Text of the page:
Swap-Based ETFs – Quantifying The Risk Reward Relationship

investment risk premium

Quantifying Investment Risk

Risk is sometimes predictable and easy to quantify. Those of us who were allowed to play unsupervised as kids learned how to do that through experience. The lane-way behind my childhood home was the scene for many acts, such as the one above, being recreated by a crack stunt crew of adults.

As an adult, I have become adept at predicting the outcome of some risky situations – like that a trip to the emergency department will usually follow the words “Here. Hold my beer and watch this…” Quantifying other risks, like the usage of swap-based ETFs in my portfolio, are more of a work in progress.

Horizon’s swap-based ETFs or Total Return Index (TRI) ETFs are a niche product that magically convert investment income into unrealized capital gains. The biggest appeal of that financial wizardry is tax reduction by changing full immediate taxation to deferred taxation at half the rate (or even less if you have a lower income when you start cashing in for retirement). Reducing that drag of taxes on a portfolio can have massive effects over time. Unfortunately, the swap magic can carry risks and we need to weigh the risks of swap-based ETFs against the benefits.

We want to make sure that we take well compensated risks.

In all of investing, risk and reward are related. If something is risky, then it needs to have a potential for greater reward to entice investors to support it. While risk and reward are related, it is not a perfect relationship. Some risks are well compensated with increased rewards and others are not well compensated. For example, in my investment risk primer, I mentioned that the specific risk of investing in a single company is often not a well compensated risk compared to diversifying by investing in many.  To make better decisions about risk, we need to quantify that risk as well as we can to make sure that we take well compensated risks.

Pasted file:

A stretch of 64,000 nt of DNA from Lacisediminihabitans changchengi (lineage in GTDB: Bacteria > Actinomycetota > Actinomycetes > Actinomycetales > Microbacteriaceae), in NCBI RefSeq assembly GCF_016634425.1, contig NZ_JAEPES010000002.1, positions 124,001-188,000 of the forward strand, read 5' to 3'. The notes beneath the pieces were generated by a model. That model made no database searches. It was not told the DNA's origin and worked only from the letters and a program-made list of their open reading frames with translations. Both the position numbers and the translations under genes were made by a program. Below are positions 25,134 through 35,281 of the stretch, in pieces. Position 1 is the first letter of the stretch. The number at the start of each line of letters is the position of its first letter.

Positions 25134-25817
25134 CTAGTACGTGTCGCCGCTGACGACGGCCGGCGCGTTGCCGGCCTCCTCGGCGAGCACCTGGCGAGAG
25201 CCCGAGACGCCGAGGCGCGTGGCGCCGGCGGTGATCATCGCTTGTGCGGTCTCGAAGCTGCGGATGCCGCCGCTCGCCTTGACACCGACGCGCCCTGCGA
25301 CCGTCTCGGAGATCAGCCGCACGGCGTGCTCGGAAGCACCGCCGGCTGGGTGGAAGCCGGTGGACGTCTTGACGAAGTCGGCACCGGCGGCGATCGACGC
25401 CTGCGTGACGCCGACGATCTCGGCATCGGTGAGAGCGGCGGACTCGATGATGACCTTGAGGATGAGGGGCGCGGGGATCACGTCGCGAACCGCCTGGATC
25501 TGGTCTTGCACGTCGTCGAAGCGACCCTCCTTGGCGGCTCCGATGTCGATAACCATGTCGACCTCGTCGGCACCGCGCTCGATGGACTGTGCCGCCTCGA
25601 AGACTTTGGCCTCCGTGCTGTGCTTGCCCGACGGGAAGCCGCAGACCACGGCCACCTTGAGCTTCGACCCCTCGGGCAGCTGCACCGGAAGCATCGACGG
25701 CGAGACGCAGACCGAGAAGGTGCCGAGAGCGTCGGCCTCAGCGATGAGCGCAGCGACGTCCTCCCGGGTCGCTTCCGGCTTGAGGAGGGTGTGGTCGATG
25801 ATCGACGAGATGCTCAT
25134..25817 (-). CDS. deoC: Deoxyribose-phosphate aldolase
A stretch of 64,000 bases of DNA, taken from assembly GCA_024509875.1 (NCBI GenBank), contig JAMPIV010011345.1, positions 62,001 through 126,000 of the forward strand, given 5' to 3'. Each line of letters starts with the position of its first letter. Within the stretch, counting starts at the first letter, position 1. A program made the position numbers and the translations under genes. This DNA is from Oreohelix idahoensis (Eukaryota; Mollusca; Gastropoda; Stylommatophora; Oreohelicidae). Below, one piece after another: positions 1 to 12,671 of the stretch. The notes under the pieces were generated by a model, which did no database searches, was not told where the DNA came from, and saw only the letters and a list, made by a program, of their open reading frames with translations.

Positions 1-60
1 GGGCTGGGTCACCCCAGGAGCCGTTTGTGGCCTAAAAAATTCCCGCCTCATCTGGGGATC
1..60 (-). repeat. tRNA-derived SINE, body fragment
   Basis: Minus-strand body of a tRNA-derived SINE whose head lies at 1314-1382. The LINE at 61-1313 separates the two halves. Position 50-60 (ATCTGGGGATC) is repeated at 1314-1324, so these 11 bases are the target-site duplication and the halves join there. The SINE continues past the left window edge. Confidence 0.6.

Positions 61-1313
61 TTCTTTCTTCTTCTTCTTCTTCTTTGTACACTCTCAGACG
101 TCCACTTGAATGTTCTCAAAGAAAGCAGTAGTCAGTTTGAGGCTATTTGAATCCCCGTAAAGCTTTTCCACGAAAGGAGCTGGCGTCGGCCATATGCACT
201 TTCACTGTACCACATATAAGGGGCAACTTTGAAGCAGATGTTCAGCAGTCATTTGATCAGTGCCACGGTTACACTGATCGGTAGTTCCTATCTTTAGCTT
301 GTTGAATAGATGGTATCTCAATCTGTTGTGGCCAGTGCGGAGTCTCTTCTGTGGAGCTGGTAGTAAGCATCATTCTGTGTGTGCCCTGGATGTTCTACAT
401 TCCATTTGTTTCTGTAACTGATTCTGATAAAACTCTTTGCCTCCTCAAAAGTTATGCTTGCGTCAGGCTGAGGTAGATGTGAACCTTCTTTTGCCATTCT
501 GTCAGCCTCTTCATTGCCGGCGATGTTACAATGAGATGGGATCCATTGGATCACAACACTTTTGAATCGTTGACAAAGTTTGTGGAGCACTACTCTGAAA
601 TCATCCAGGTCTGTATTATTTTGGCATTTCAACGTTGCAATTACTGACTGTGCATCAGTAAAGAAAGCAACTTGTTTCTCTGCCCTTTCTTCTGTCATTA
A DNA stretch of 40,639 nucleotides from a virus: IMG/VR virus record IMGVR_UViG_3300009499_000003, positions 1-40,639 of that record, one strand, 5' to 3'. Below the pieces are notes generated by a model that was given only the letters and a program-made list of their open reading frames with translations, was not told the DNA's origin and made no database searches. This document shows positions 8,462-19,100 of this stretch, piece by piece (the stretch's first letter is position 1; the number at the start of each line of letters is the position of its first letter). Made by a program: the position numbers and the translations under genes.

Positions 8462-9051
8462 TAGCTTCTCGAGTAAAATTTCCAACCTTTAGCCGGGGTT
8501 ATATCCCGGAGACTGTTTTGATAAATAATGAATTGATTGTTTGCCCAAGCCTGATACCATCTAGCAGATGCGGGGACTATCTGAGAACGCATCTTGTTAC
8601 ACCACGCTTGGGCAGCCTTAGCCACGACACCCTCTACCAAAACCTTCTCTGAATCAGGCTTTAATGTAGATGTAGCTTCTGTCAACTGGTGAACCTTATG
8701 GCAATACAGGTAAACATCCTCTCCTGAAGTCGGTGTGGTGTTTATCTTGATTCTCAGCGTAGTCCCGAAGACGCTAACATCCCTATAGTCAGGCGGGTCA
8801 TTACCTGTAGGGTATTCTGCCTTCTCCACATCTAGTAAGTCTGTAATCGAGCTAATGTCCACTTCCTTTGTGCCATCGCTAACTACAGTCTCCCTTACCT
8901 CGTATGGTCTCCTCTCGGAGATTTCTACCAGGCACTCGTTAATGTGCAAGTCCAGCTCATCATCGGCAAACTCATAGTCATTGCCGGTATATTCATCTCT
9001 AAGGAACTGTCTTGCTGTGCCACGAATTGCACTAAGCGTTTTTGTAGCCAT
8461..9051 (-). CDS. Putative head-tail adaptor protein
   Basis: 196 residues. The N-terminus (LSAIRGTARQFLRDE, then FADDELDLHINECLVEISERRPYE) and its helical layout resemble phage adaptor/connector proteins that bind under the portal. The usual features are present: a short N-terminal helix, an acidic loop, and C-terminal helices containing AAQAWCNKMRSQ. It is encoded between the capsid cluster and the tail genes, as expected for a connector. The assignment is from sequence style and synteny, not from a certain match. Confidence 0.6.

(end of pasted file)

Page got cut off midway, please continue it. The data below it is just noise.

The risk premium helps us to quantify how well a risk is compensated.

One way to think of how a risk is compensated is the risk premium. That would be how much increased return on your investment you would get for taking the risk compared to a safer investment. For example, a riskier corporate bond may pay 7% interest compared to the 3% interest of a safer government bond. That would be a risk premium of 4%. It is an objective number.

Whether that risk premium is worth the risk is more subjective, based on how likely a bad event is to happen (a guess), and how bad it would be if it did happen. An investment with a high chance of a bad outcome (like debt default) and a catastrophic result (losing all your investment money) had better have a phenomenal risk premium to be worth it. If you think of your money as little workers going off to make you more money, then this would be the hazard pay.

For swap-based ETFs, I will attempt to quantify risk by determining:

  • The risk premium for a given swap-based ETF compared to a “matched” traditional ETF peer.
  • The tax and growth impact that legislative risk could have on a portfolio using swap-based ETFs at different time points in the future.

The formula for determining the swap ETF risk premium that I will use: